During recent tests, doctors placed small plastic acupressure beads, encased in an adhesive pad, on the Extra-1 acupoint between the eyebrows of a test group of children prior to surgery. The effects were dramatic, lowering stress and allowing the patients to avoid the nausea and prolonged effects from anesthesia that the sedatives can cause.
The patients whose beads were placed on the Extra-1 point showed a significant decrease in stress levels as compared to no noticeable difference in a control group that had the beads placed on a spot above the left eyebrow, not known as an acupressure spot.
The successful use of the beads to reduce stress is in keeping with the kind of treatment that one anesthesiologist says can help to make recovery times shorter.
Dr. Armen Ketchedjian, author of the book Will it Hurt? A Parent’s Practical Guide to Children’s Surgery, says that pre-surgery anxiety has a negative effect on a child’s body and how it recovers from the stresses of surgery.
“It’s been shown that children that have lower stress levels prior to surgery have better outcomes,” says Dr. Ketch, as his patients call him. “It’s absolutely critical that parents contribute to this process by finding ways put their kids at ease.”
In his book, Dr. Ketch emphasizes the use of soothing words and honest communication as part of the overall effort to keep children calm. Efforts that can include acupressure beads or regular sedatives.
“One of the most important factors is the parent. If the parents are stressed, the child is going to mirror that,” says Dr. Ketch. “Parents can do their child a great service by learning what they can about the surgery so that their own fears are alleviated.”
Dr. Ketch hopes that his book will contribute to increased attempts by surgeons and other caretakers to reduce stress in pre-surgical patients. His advice includes:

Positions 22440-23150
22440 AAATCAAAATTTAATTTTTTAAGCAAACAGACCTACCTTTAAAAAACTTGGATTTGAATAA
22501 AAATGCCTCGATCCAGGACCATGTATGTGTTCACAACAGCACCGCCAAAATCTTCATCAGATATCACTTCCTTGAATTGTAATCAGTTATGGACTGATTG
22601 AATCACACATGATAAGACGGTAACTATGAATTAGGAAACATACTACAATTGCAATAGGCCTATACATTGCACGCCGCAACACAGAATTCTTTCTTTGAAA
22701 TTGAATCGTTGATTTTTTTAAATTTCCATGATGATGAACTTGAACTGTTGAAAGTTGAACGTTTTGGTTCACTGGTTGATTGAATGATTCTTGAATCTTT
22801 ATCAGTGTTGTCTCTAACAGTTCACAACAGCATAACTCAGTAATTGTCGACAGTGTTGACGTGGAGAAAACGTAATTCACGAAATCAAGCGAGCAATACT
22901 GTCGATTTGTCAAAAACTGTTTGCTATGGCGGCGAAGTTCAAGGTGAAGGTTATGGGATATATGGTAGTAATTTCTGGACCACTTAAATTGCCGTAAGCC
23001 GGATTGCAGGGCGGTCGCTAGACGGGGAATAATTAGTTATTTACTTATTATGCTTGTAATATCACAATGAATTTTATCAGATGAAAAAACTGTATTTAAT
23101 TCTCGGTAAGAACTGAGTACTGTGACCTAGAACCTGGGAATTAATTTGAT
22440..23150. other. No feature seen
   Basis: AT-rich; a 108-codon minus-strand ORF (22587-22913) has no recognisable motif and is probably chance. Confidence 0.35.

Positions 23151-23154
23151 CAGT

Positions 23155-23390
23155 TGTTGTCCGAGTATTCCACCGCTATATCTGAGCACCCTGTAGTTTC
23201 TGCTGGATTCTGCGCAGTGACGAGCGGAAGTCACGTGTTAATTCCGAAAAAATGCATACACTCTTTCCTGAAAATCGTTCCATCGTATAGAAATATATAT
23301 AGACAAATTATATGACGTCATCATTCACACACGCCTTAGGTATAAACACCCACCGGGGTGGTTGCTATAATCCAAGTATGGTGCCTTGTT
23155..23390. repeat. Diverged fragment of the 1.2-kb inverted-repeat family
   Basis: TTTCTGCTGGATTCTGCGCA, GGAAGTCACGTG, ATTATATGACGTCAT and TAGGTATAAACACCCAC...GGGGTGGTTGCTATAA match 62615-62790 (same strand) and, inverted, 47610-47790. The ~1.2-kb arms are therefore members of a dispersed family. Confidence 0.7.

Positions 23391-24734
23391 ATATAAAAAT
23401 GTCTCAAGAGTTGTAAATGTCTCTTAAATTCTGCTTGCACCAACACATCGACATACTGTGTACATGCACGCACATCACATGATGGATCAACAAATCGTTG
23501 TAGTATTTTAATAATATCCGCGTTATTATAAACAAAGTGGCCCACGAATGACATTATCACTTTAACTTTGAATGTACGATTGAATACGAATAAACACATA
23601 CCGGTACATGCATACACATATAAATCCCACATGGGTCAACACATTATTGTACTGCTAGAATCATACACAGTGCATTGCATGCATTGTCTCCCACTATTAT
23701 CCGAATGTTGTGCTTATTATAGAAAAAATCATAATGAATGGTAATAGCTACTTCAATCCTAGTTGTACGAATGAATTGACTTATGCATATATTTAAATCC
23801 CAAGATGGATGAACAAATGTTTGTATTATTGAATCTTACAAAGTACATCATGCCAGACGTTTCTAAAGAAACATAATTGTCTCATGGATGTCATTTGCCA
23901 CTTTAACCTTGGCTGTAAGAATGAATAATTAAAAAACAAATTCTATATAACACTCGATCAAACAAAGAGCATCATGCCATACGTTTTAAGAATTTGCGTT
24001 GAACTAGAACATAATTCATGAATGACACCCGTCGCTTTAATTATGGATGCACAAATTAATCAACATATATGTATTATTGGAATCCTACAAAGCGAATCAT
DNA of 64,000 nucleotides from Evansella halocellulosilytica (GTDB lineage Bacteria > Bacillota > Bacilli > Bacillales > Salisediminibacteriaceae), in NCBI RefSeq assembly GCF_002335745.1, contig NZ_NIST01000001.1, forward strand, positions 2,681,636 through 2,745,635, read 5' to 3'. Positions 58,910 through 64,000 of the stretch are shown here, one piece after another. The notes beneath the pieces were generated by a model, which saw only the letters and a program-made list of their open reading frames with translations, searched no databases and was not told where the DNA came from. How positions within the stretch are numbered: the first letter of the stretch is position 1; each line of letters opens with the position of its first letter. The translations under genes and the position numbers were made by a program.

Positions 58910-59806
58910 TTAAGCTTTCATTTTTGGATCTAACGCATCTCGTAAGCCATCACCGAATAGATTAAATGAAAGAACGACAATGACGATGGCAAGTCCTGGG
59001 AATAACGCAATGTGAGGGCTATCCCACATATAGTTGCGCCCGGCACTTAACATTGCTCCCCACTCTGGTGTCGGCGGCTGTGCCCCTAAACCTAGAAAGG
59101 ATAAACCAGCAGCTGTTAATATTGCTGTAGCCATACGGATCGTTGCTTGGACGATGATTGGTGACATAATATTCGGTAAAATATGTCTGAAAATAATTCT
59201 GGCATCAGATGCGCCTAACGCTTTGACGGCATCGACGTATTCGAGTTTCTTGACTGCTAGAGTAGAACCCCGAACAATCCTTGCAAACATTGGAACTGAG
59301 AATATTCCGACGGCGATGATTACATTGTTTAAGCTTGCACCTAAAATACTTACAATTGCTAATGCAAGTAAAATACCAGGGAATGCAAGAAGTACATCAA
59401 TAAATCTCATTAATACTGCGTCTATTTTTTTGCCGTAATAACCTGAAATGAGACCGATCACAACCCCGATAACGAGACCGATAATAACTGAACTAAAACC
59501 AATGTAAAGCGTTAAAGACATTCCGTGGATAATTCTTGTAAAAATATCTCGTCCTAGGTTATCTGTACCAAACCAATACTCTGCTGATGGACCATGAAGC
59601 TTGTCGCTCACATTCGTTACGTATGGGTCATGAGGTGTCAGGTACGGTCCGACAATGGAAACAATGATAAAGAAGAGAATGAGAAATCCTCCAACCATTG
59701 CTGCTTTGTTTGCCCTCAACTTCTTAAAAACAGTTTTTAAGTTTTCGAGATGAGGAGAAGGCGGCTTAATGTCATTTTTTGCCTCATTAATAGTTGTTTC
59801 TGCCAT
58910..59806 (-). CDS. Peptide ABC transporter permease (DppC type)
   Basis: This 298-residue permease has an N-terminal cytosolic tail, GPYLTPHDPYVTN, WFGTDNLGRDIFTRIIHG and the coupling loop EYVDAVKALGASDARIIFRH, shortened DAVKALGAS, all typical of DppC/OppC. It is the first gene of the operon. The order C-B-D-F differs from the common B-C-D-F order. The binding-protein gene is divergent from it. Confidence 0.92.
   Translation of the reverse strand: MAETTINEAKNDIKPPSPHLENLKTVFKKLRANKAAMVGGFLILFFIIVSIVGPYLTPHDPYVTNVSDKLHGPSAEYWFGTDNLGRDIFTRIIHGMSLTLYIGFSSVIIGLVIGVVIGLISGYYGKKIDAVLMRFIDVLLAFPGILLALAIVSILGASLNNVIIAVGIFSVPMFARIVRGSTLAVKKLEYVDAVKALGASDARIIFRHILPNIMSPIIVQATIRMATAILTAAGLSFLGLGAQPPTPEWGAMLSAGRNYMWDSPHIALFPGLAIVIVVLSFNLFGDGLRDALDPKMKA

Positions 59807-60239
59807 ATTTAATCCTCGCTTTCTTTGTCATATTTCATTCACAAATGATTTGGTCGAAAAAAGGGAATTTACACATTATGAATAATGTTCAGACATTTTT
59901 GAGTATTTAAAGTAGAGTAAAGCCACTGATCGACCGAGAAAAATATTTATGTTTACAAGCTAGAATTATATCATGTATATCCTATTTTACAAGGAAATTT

¤ Accompany your child into the operating room if allowed
¤ Taking advantage of any specially designed waiting room that has a fish tank or toys for your child
¤ Making sure your child is well rested and has followed the surgeon’s pre-surgery instructions to the letter
¤ Bringing games or stuffed animals to the hospital to help your child feel more at home
“Children are better off the more relaxed they are. Anything that can be done to help them relax is a step in the right direction, and I encourage parents to ask their doctors about the day of the surgery and what can be done to provide for their child’s state of mind,” says Dr. Ketch.
Will it Hurt? helps educate parents about pediatric surgery. It is an easy-to-read resource that will give you, your child and your family the help and reassurance you need to make the surgical experience as stress-free as possible.
Listed in The Guide to America’s Top Anesthesiologists by the Consumer Research Council of America, Dr. Ketch trained at Cornell Medical Center, with a fellowship at Memorial Sloan-Kettering Cancer Center and a pain management elective at Boston Children’s Hospital. He has also worked to help develop new techniques in ambulatory anesthesia, taught medical students and residents, and cared for more than 10,000 patients.
Dr. Ketch is also the author of the children’s book Golden Apples (winner of the 2008 Reviewer’s Choice Award), a beautifully illustrated book that aims to help educate children about the dangers of drug abuse.
For more information, contact the author directly at email@example.com.
WARREN ENTERPRISES, LLC and author Dr. Armen G. Ketchedjian chose Arbor Books, Inc. (www.ArborBooks.com) to design and promote Will It Hurt? A Parent’s Practical Guide to Children’s Surgery. Arbor Books is an internationally renowned, full-service book design, ghostwriting and marketing firm.
(Will It Hurt? Parent’s Practical Guide to Children’s Surgery by Dr. Ketch; ISBN: 0-9815373-0-8; $14.95; 172 pages; 5½” x 8 ½”; soft cover book with illustrations; WARREN ENTERPRISES, LLC)
Via EPR Network
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